just_nonplussed's Kaboom! (Atari 2600) review

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Apples in a basket.

Kaboom! is an interesting example of narrative in Video Games. I will breifly examine the narrative and its inherent schism. 
First there is the symbolic story. This is communicated to the Player first and foremost by the images and their relationship. You have the Mad Bomber 'at the top of the screen' (Or is it on the opposite side?) who is throwing bombs 'down' (Or is across?) seemingly to blow you up, or blow the whole environment up...Or something beyond the environment (Though it is suggested that the Mad Bomber is content with at least 'killing' you when each game ends, so perhaps it is just about you (At least to begin with)). 
As the bombs come raining down, Players are forced to catch them; almost as if they are catching apples in a basket. Each bomb is diffused and returns to the void upon connecting with the bomb diffusion unit. And this is all there is (Materially at least) to the symbolic narrative. It is about your role to defend yourself and to neautralize the wider threat that the Mad Bomber represents.  
However, the fight continues! The story (And the threat) is practically infinitely repeating. Each screen, each battle gets faster and faster. The Bomber attains the speed of a super-human with an infinite number of bombs. The player however, is still only human and constantly plays catch-up; having to keep up all the time. Generally it is inevitable that the Player will lose at some point.
This change in the narrative of Kaboom! from a simple cops & robbers type story, to the bizzare virus-like powers of the Bomber to get smarter and to evolve (Figuratively speaking) highlights a schism between the symbolism of the characters and setting, and the abstract nature of the game design, including all the limitations of the hardware back in the 80s that probably lead to such a schism. But the spatial questions I raised in the first paragraph as to the positioning of the characters/objects and their intentions, or even what they actually were (Is the bomb diffuser sentient, or a symbol for another human character?) displays that even the symbolic narrative is on shaky ground with its representations and could possibly be considered abstract as well.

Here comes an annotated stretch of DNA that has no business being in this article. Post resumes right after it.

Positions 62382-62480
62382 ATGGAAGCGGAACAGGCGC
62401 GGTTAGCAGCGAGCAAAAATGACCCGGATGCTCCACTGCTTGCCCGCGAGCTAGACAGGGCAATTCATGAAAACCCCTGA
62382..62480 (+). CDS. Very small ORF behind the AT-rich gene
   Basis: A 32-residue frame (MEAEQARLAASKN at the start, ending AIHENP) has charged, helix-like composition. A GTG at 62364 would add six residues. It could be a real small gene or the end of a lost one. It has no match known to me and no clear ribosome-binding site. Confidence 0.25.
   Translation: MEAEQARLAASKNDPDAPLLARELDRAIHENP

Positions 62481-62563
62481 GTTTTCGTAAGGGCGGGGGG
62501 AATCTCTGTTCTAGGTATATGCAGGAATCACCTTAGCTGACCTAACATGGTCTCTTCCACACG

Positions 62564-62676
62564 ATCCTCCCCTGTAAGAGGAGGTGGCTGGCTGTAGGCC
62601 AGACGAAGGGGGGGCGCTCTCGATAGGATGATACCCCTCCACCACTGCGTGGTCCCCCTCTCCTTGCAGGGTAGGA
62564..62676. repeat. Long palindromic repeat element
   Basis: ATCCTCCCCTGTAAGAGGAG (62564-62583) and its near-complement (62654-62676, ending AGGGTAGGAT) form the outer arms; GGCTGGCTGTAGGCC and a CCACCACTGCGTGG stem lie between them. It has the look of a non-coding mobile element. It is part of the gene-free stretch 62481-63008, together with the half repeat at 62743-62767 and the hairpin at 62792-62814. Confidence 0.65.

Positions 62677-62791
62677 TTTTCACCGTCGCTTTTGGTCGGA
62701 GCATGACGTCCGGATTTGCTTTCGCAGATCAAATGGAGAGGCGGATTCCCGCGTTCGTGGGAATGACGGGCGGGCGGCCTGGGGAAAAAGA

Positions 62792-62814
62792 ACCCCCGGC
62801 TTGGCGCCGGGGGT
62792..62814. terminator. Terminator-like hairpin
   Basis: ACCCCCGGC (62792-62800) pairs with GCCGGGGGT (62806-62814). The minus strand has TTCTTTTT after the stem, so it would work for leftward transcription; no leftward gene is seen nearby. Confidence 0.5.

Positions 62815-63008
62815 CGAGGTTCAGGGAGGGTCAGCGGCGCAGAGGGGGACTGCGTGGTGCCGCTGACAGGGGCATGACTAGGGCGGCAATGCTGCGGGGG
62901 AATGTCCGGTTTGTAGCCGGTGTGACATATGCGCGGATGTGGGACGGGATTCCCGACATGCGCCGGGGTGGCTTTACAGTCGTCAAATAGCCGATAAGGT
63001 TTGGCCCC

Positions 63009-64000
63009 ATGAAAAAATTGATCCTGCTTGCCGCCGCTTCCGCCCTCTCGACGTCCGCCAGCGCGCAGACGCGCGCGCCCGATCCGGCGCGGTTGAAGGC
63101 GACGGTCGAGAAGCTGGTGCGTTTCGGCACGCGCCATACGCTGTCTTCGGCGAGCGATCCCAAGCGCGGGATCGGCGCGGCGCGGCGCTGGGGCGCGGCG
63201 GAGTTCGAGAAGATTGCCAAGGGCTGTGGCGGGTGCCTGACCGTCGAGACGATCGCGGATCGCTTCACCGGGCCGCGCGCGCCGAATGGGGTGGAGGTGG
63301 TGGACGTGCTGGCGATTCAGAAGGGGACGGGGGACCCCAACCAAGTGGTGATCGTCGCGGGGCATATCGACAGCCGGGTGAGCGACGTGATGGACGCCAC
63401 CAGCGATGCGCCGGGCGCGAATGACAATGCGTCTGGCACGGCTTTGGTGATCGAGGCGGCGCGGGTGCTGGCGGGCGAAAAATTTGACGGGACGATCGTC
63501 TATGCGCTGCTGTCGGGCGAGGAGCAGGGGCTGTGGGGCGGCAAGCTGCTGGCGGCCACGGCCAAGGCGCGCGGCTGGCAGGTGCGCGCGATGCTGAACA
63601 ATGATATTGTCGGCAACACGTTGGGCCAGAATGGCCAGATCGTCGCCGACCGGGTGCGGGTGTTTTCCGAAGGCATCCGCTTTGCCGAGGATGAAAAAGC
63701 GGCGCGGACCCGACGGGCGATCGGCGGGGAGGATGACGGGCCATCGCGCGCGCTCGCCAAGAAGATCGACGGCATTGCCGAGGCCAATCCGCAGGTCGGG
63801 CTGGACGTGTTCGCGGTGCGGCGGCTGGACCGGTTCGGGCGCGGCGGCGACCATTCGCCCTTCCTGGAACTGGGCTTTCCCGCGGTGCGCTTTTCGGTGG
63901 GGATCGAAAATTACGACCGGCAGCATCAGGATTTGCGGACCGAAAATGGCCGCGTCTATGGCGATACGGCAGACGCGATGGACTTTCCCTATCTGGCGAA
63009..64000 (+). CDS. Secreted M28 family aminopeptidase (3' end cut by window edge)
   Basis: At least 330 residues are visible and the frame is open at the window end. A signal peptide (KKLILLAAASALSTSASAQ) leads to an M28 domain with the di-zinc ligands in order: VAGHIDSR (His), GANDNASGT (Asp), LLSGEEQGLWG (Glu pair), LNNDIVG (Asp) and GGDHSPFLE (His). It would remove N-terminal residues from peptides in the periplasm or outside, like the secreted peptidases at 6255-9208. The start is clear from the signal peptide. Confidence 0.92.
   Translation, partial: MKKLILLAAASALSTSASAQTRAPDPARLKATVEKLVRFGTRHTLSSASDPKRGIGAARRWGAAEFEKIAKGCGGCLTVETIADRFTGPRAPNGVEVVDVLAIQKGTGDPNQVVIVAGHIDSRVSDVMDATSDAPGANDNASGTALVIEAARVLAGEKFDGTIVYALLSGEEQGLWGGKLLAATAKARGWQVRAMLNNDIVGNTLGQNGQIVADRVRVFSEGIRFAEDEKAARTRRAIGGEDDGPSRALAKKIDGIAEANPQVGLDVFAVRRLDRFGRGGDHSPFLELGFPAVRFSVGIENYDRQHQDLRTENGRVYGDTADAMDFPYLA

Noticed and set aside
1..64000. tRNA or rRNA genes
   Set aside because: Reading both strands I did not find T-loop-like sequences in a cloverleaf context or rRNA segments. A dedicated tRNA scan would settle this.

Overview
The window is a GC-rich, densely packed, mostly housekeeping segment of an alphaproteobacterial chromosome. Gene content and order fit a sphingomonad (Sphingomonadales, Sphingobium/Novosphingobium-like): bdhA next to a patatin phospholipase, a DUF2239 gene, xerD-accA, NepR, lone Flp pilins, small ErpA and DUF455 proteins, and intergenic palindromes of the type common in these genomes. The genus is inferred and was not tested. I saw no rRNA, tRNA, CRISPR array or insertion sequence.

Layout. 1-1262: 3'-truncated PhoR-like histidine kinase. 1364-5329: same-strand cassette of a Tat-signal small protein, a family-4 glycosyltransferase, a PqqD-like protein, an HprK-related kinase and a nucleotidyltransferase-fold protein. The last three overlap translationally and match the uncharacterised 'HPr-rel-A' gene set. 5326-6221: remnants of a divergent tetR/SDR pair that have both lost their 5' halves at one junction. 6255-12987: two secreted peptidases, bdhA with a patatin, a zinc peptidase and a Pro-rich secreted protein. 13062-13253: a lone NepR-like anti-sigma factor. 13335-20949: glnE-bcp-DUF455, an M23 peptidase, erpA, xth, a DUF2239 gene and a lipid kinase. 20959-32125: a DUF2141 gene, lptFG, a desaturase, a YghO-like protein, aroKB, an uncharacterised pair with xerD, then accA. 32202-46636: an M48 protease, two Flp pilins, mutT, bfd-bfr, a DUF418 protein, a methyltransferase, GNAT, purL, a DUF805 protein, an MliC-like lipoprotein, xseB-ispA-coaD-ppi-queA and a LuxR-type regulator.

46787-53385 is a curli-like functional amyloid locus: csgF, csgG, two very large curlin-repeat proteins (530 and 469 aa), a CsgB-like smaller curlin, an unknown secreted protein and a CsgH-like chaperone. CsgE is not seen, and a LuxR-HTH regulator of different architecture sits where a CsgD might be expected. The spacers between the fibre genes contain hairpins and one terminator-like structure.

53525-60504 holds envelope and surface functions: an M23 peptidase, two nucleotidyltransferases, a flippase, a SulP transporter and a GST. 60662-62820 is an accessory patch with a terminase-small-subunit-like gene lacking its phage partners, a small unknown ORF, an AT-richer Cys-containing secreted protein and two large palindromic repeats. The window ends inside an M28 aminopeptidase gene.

Eventually, even the symbolic story of the super-human Mad Bomber dissolves as the speed of the game forces the Player to simply hypnotically react. The game becomes abstract...About kinetic, dizzying control. This change highlights the structual relationship between the computer and the player more than the symbolic narrative of the Bomber and the Diffuser. This abstraction also better allows the unconcious mind to interpret personal, individual readings of the text. The diffusion unit is almost like a mouth or a hole, swallowing food. Playing feels very subservient and passive. 
Kaboom! highlights the quite complex system of what a game is. A game is a self-contained, limited system that humans can participate with, but that kind of stands on its own. Sometimes the system allows for Player choice and agency, allowing interpretation of the narrative through play. Other times, there is no such agency (Or very little choice), but since we have consciousness, the symbols and structures have meanings beyond the game itself (The symbol of the bomb for instance, was not invented by the game), simply because we can interpret them because we're not a computer. So this highlights a complex, but inter-related relationship between a symbolic story, abstract mechanics, and the individual Player story (That can come from either the symbolic narrative, the player-computer relationship, or both). 

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